Farewell, the man who taught us to look up


It was with great sadness that I came to hear of the passing away of Sir Patrick Moore on Sunday afternoon.

To describe Sir Patrick as an inspiration would be a great understatement: he was the Godfather of British Astronomy, introducing people to the wonders above our heads with unwavering dedication and enthusiasm.

He was born in 1923, and educated mostly at home due to issues with his heart. It was there that his passion for astronomy began, as he taught himself everything he could. He began producing maps of the Moon’s surface with his first small telescope, later versions of which would go on to be used by NASA in planning each of the Apollo landings.

In 1957, he presented the first of three monthly programmes entitled ‘The Sky at Night’: a programme commissioned by the BBC to explain the wonders of the Universe to the general public. However discoveries in the world of astronomy did not stop coming, and Moore went on to break a world record for the longest running presenter of a single show as he presented ‘The Sky at Night’ every month for more than 50 years, even up until its most recent episode on 3rd December of this year (available on BBC iPlayer until 15th Dec).

‘The Sky at Night’ was to become one of the defining programmes of British Television, and I challenge anyone to find someone working in the field of astronomy who wasn’t inspired by watching it when they grew up. Over his five decades on screen, Moore covered the launch of Sputnik, the lunar landings (which he helped plan) and even attempted a show on Einstein’s theory of General Relativity. From hardened professionals to enthusiastic amateurs, right down to people who just wondered ‘what the fuss was about’; Moore’s ability to speak with clarity and wit enthralled millions of stargazers and taught Britain how to look up and appreciate what they could see.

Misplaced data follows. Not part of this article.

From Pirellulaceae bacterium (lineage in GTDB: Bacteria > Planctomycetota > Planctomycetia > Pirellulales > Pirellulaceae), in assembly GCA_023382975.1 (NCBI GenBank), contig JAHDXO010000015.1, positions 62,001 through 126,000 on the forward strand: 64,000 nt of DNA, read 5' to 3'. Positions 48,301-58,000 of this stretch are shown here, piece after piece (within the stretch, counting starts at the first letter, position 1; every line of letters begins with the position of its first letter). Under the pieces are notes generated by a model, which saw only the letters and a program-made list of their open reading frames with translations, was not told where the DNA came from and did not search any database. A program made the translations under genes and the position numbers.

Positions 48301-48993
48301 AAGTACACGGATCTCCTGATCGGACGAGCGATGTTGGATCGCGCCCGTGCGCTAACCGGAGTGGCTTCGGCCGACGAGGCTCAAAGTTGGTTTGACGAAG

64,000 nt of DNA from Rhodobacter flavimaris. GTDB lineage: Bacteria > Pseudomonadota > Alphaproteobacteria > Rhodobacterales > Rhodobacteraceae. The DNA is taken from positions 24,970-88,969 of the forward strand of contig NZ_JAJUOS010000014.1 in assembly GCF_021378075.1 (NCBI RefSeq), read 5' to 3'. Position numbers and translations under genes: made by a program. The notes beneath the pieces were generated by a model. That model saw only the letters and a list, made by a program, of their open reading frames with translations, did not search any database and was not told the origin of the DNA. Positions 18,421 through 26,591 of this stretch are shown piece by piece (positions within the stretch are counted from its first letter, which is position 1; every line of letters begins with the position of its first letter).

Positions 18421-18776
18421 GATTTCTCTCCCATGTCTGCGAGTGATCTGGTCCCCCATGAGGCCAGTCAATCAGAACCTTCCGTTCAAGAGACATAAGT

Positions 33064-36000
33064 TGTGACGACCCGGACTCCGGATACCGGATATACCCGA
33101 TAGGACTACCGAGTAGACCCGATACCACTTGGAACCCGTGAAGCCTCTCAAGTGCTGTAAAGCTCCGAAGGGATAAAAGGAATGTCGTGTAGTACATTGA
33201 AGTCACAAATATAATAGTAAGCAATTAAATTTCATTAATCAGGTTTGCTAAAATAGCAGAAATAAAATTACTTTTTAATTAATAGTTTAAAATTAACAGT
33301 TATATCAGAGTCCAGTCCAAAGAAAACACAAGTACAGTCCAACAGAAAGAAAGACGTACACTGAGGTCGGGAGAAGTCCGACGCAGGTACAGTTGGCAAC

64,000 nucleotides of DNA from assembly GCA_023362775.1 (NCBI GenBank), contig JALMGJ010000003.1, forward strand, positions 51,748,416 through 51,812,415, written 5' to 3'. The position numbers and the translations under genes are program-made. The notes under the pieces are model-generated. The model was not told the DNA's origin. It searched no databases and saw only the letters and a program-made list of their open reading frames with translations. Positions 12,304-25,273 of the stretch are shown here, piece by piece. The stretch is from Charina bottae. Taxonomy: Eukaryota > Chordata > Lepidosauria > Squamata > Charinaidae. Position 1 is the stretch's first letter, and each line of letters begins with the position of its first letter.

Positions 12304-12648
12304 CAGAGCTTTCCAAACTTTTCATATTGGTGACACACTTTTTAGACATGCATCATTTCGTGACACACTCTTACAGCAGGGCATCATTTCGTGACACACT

And this communication of astronomy did not stop with television: one of the most admirable qualities of Sir Patrick was the effort he went to to personally capture the imaginations of his audience. He went out and did lecture tours, and talked to anyone and everyone who would listen to him (and, when you’re Britain’s most famous astronomer, lots of people do). Countless thousands of youngsters will have received a personal response to fan mail over the years, encouraging them into astronomical careers. Every major scientific figure today can place him somewhere as an inspiration to do what they loved, whether through watching ‘The Sky at Night’ or reading some of the books he wrote (of which there were more than 70).

With Sunday’s news, Twitter became a hotbed of tributes and gratitude. Many famous faces paid their respects to a true gentleman, the eccentric uncle the whole country wished they had.

Professor Brian Cox (@ProfBrianCox), Professor of Physics at Manchester University and host of the BBC’s ‘Wonders’ and ‘Stargazing’ series, tweeted: “Very sad news about Sir Patrick. Helped inspire my love of astronomy. I will miss him! Patrick certainly leaves a wonderful legacy though. The generations of astronomers and scientists he introduced to the night sky.”

Jon Culshaw (@jonculshaw), comedian, impressionist and amateur astronomer, tweeted: “Terribly, terribly sad to hear of the passing of Sir Patrick Moore, our Godfather of astronomy, he captured its fascination for all of us.”

Dr Neil deGrasse Tyson (@neiltyson), a hugely popular American astrophysicist and director of the Hayden Planetarium, even listed Moore as an inspiration: “The first book on the cosmos I ever read was written by Sir Patrick Moore. May he rest in peace, somewhere in the universe.”

Over the years Sir Patrick Moore has given us so much, literally never ceasing to try and bring the world a little closer to the stars. He has left us one unfinished challenge, a ‘Winter marathon’ of objects visible in the night sky, visible with either the naked eye, a pair of binoculars or a telescope. It includes clusters, constellations, nebulae and galaxies. It can be found here: part onepart two. If it is a clear night, I encourage you all to walk out to West Sands or the sports pitches, where the dark skies are fantastic for viewing some of the incredible things on this list.

We are blessed in St Andrews to have a usable observatory. It has a Facebook page where you can find both a history of the observatory and details of upcoming open nights, if any.

Sir Patrick taught us to look up and be amazed at what we saw. So on the next clear night, as a toast to his memory: why not go out and do just that?


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